Ocean Issue #3: Microfibre Pollution
No discussion about sustainable fashion is complete without microfibres! All clothing sheds microfibres, but it’s the synthetics that are at fault here. Polyester and elastane garments are made from plastic, which sheds microscopic particles when washed. A single laundry load (of 6kg) can apparently release as much as 700,000 microfibres. These tiny pieces of plastic are too small to be filtered out of water treatment sites, so continue to flow into marine ecosystems where they are consumed by microorganisms. As soon as plastic enters the food chain, there’s a problem. Polyester microfibers have been found in human organs as well as the seafood that humans consume.
Microfibres are a tiny, yet not insignificant, part of the vast issue of ocean plastic. An estimated 8 million tonnes of plastic enters the ocean every year, which gets swept into garbage patches by currents and gyres. This plastic isn’t going anywhere: it takes aeons to fully biodegrade and is more likely to be consumed first.
Fashion’s unhealthy obsession with low cost virgin synthetics has to change if we are to save the ocean.
Recover™: The Ocean’s Ally?
What we love about Recover™ is its circularity: the way it makes use of the odds and ends of the textile manufacturing process to create something truly useful and wearable. Recover™ is sourced from post-industrial cotton textile scraps and pre- and post-consumer cotton clothing. It’s collected, sorted, shredded, and turned into a high-quality cotton fibre that has found its way into many new TWOTHIRDS garments. Important here is the method: Recover™ is always mechanically recycled.
Recover™’s life cycle assessment - verified by EcoReview in 2022 - has yielded some interesting results. For example, compared to 1 kg of conventional cotton, Recover™ uses up to 2,116 litres less water. Due to the lack of chemicals involved in mechanical recycling, the eutrophication impact is also reduced. Which means that the overall water impact of Recover™ cotton is much lower than conventionally grown cotton. Its carbon footprint is 1.75 kg lower than that of 1kg of conventional cotton, again helping to alleviate the enormous pressure put on the ocean as the largest carbon sink.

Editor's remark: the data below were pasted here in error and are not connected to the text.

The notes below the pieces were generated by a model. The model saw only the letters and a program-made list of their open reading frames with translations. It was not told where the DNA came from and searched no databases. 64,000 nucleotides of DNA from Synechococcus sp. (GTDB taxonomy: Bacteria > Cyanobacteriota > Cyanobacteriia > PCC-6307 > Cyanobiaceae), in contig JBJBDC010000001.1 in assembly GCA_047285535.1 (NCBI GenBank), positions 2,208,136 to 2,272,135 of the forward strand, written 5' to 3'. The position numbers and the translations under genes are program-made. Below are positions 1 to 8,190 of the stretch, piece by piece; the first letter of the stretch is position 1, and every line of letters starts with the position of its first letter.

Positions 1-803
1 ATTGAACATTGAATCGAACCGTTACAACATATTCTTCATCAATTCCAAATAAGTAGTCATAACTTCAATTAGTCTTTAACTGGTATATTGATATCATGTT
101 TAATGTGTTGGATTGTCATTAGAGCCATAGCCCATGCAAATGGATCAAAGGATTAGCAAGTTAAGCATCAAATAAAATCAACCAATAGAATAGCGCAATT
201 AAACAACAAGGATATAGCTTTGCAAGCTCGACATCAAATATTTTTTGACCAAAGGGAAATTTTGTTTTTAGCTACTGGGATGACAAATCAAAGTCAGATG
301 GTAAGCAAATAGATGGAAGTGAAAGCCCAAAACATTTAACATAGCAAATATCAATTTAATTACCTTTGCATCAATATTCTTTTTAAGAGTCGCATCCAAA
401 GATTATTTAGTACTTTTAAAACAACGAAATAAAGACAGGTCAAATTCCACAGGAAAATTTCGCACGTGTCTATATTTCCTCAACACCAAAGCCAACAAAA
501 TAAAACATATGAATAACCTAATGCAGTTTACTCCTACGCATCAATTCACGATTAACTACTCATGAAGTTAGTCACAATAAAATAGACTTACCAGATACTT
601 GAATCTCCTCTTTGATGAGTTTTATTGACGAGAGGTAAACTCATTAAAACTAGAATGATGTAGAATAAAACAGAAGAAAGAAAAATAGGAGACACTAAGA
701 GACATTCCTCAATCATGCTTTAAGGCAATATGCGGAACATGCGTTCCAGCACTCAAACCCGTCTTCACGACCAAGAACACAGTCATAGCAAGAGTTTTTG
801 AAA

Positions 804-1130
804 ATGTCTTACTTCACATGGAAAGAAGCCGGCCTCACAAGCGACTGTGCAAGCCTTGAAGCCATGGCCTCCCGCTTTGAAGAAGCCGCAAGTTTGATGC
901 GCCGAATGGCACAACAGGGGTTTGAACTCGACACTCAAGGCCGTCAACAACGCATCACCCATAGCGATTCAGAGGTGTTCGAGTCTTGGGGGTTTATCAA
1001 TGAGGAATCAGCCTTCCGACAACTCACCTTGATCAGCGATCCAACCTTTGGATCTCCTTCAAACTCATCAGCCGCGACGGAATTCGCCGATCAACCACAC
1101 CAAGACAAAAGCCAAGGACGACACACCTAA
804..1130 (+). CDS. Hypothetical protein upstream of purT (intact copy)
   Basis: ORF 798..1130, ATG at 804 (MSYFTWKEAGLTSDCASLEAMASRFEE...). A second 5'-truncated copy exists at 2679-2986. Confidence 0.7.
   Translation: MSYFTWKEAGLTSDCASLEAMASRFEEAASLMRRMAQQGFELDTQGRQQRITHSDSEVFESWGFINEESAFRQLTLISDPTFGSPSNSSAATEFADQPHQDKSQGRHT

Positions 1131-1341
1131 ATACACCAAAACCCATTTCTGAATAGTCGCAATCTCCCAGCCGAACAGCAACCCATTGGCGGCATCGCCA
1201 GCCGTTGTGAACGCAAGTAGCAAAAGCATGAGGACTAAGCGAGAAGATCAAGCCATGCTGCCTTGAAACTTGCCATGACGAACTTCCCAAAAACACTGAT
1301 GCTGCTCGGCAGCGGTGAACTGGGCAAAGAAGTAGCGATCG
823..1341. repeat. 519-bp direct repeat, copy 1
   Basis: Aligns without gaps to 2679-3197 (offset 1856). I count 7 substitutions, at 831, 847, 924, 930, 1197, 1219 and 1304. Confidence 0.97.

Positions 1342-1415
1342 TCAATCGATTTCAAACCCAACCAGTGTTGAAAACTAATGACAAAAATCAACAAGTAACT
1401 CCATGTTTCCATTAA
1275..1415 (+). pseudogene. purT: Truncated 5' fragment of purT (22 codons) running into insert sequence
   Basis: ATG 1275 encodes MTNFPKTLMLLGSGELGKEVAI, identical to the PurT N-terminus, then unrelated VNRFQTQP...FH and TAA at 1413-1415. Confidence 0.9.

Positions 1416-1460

Importantly, Recover’s RColorBlend product™ is also coloured in an innovative way. Rather than vat dye their textile, the company blends their (recycled) cotton fibres together with a carrier fibre like organic cotton or recycled polyester, on a small scale. The carrier fibre has been low impact dyed so as to reduce water pressures. This process is then repeated on an industrial scale to produce a full spectrum of vibrant colours. RColorBlend prevents the need for the final product to be “overdyed” further downstream, reducing possible side-effects on rivers and oceans.
RColorBlend results in two fibre standards: 50% recycled cotton and 50% organic cotton (REarth) or 52% recycled cotton and 48% recycled polyester (RBlue). While the former stops the garment from being implicated in microfibre pollution, the latter transforms single-use waste plastics (typically bottles) into wearable sustainable clothing. There are pros and cons to both blends but on the whole they are undoubtedly much less damaging to the ocean than conventional cotton or virgin polyester blends. A great option to help save the ocean across impact areas like water and eutrophication, emissions and dye.